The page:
Definition of lilac in English:

lilac

Syllabification: li·lac
Pronunciation: /ˈlīˌläk, -ˌlak, -lək
 
/

noun

  • 1A Eurasian shrub or small tree of the olive family, that has fragrant violet, pink, or white blossoms and is widely cultivated as an ornamental.
    • Genus Syringa, family Oleaceae; several species, in particular the common lilac (S. vulgaris), with many cultivars
    More example sentences
    • A very popular flowering shrub, lilacs serve many purposes in gardens.
    • It also affects trees, such as lilacs, hydrangeas, chrysanthemums and red and Scotch pines, as well as many others.
    • The sweet smell of lilies, roses, lilacs, buttercups, violets, and many other flowers Rodom could not even recognize.
  • 1.1A pale pinkish-violet color.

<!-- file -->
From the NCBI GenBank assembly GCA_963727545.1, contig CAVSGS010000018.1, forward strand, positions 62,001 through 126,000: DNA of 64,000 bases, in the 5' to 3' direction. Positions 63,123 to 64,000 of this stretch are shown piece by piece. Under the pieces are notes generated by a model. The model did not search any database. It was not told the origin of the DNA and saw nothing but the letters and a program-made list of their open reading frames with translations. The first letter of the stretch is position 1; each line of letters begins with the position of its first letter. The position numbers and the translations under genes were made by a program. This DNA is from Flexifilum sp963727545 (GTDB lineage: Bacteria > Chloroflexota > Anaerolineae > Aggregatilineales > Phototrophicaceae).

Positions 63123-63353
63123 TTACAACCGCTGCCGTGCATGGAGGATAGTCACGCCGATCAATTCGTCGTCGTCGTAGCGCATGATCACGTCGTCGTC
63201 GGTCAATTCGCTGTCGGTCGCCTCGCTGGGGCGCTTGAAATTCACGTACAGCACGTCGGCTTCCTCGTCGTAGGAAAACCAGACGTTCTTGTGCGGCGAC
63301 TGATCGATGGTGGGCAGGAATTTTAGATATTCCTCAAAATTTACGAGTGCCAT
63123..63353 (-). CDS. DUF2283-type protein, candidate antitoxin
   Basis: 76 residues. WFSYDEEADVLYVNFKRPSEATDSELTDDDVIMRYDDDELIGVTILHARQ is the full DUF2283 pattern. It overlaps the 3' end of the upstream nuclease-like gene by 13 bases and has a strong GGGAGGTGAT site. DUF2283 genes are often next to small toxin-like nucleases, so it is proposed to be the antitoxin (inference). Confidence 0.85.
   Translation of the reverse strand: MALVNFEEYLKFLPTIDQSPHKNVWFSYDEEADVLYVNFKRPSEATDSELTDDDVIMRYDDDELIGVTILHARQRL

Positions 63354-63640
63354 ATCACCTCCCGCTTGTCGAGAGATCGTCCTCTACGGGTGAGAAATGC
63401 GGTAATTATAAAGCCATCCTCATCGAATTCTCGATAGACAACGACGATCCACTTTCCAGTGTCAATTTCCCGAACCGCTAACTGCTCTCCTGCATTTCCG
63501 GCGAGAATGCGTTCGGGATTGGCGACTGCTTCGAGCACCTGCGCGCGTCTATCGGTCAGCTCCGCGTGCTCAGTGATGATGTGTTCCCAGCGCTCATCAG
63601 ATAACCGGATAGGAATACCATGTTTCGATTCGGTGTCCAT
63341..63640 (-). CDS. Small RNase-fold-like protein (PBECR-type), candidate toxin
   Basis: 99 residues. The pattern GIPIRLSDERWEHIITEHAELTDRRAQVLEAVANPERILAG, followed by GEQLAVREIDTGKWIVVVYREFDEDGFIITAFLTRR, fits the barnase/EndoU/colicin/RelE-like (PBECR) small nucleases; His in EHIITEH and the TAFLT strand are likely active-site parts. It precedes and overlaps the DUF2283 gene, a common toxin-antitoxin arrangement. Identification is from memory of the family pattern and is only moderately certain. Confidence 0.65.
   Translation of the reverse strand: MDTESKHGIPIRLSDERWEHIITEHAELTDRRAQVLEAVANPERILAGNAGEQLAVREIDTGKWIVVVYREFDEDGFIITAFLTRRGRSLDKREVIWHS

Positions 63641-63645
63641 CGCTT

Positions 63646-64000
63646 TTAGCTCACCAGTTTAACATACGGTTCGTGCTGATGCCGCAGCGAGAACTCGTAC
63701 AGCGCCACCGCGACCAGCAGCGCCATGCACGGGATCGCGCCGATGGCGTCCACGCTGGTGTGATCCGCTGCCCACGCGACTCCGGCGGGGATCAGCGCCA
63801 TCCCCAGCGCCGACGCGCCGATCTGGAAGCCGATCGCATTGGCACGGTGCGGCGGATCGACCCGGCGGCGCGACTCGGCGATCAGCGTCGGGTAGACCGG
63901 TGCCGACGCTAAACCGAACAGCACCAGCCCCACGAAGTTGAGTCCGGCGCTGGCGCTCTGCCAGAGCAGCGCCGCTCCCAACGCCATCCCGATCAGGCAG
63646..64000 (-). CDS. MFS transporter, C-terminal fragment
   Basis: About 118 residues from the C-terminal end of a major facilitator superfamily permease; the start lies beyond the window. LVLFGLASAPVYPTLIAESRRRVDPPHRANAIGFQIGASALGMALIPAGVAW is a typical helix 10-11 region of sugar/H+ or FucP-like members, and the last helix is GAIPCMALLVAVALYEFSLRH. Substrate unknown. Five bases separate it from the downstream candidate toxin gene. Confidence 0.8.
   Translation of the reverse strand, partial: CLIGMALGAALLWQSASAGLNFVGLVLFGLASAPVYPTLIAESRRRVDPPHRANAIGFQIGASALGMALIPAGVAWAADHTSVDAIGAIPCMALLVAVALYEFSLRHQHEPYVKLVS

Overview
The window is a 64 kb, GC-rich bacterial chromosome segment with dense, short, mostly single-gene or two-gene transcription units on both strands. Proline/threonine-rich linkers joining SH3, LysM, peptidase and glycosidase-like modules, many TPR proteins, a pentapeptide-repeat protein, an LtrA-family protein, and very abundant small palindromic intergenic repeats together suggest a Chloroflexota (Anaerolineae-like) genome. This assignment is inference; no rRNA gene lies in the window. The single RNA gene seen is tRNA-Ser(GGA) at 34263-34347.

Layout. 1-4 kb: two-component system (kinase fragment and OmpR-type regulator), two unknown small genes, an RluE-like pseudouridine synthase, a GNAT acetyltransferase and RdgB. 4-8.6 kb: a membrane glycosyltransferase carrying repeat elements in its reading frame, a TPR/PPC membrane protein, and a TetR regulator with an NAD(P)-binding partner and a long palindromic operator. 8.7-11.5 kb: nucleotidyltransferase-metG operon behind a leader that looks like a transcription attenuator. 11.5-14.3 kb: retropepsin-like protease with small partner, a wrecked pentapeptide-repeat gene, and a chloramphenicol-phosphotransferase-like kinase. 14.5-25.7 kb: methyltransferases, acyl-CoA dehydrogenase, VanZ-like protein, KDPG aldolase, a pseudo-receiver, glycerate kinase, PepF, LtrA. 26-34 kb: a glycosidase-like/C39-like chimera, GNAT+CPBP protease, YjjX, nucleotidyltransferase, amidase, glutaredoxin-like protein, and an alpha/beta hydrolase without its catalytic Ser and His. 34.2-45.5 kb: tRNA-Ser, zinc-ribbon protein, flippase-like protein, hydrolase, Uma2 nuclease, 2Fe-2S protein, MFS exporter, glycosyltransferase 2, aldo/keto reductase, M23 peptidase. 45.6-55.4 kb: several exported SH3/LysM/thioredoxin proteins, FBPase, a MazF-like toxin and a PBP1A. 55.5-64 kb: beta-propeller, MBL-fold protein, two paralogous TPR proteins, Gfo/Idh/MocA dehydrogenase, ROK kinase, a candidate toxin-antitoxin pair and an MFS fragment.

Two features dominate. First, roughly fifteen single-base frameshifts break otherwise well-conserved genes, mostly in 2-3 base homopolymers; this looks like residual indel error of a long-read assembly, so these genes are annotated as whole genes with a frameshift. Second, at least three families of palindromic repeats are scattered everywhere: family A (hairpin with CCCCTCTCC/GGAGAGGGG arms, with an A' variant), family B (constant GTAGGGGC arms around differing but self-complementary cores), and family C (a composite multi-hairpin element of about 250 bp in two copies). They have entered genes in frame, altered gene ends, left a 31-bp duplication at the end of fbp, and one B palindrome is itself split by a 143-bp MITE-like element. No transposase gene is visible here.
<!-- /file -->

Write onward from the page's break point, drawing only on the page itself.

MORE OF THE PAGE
More example sentences
    • His eyes were pale lilac, coloured contacts she mused, and they seemed to sparkle in the light like jewels.
    • His bungalow in London's Blackheath - home to wife Jackie and daughters Cecile and Hermione - is decorated in his favourite colour: lilac.
    • I get the feeling that yellow and lilac are your favourite colours.

adjective

Back to top  
  • Of a pale pinkish-violet color.
    More example sentences
    • Not only that, but each June they put on a spectacular show as they burst into misty pale lilac bloom.
    • Sour Grapes was popular a few years ago but I found it to be wishy-washy with pale greyish lilac flowers.
    • He even went so far as to design colour co-ordinated lilac outfits for the servants.

Origin

early 17th century: from obsolete French, via Spanish and Arabic from Persian līlak, variant of nīlak 'bluish', from nīl 'blue'.

More definitions of lilac

Definition of lilac in:

Get more from Oxford Dictionaries

Subscribe to remove ads and access premium resources

Word of the day skosh
Pronunciation: skōSH
noun
a small amount; a little